involving the high-tech industry because they don't see it as a lasting career in the U.S.
I think that
1- there should be no H-1B visas permitted as long as there is a large number of unemployed

workers in field of work of the applicant, AND
2- that if H-1B visas are issued, there must be a provision that if the company they are hired

by has layoffs in the U.S., the H-1B visa holders are the first to be laid off and cannot be

hired by another company until those U.S. workers who are laid off have been hired.

Sent by Christine Morton | 10:30 AM | 6-7-2007

I am surprised nobody talks about the skilled workers in the US mostly from India & China. A majority of these guys have gone to school in the US paying 20 -30 K in tution fees, Paying social security & medicare taxes just as any american citizen. Why does the govt favor more illegal residents over legal residents?

Sent by Raj, LA | 12:48 PM | 6-7-2007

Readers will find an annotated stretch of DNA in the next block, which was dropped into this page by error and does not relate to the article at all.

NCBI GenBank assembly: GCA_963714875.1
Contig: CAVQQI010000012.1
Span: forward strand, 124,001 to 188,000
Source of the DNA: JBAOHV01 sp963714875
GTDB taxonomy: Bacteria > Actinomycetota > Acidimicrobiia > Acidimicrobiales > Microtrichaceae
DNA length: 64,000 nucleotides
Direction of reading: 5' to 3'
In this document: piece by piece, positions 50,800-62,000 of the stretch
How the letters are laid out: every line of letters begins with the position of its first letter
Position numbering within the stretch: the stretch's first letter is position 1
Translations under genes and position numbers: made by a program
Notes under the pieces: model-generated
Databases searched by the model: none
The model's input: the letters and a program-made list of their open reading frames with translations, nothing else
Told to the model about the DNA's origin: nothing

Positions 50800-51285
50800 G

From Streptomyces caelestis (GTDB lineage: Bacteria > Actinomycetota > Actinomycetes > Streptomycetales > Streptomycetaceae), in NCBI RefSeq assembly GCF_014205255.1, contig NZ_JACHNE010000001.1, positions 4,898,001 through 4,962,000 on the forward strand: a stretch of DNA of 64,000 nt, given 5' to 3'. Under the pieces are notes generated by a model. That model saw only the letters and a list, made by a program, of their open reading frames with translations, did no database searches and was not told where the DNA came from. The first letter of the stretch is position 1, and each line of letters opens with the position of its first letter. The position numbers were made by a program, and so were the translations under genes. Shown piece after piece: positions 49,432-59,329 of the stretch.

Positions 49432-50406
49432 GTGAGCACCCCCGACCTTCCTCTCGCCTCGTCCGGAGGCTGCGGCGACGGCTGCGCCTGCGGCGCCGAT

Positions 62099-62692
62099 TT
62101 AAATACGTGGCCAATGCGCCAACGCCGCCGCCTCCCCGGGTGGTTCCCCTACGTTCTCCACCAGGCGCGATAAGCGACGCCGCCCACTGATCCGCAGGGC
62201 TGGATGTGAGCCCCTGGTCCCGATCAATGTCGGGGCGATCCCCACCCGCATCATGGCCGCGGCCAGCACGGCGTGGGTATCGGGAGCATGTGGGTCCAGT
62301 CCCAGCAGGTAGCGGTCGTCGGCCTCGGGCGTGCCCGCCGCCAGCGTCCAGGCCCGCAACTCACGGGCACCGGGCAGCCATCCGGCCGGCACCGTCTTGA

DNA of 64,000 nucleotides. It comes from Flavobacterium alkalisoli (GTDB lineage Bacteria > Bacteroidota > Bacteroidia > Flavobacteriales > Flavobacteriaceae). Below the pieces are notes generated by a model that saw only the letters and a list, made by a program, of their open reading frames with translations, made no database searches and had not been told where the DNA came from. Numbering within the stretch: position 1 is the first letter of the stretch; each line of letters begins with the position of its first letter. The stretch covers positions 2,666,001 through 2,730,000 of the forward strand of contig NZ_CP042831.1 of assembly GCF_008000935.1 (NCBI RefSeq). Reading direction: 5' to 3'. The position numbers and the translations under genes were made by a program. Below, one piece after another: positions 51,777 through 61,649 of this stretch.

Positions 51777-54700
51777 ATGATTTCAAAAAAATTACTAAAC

Unfortunately I have to somewhat agree with the above comment claming that the statement "illegals do not bring down wages" is a lie. I think it is not exactly true, to put it mildly. As a collage student in the early 1980's I held a job as a custodian, a kind description of a janitorial position :-) , at a large school complex, my hourly wage was almost $10 per hour and my co-workers mostly Caucasian. It was not a bad job, paid well, allowed me to finish collage. In mid 1990's I fell onto some hard times and needed a second income for a while. I searched for a similar nightshift custodian or janitorial position and found out that now it pays slightly over $10 per hour (we are looking at 14 years later!!). I believe that the ever present drive to reduce the operating cost, I do not want to call it corporate greed, degraded quite a few jobs in this country. Degraded them by offering wages that do not allow an average citizen to maintain a minimum social standard accepted by our population. Unfortunately, most illegal immigrants will accept a lower standard for lack of better choices. But who's fault is greater, immigrants for accepting underpaid positions or US businesses for offering them? Oh, and I should add, I am not stupid, and realize that businesses need to stay competitive, but cuts in wages are sometimes so hard to understand in view of the escalating CEO benefits, aren't they?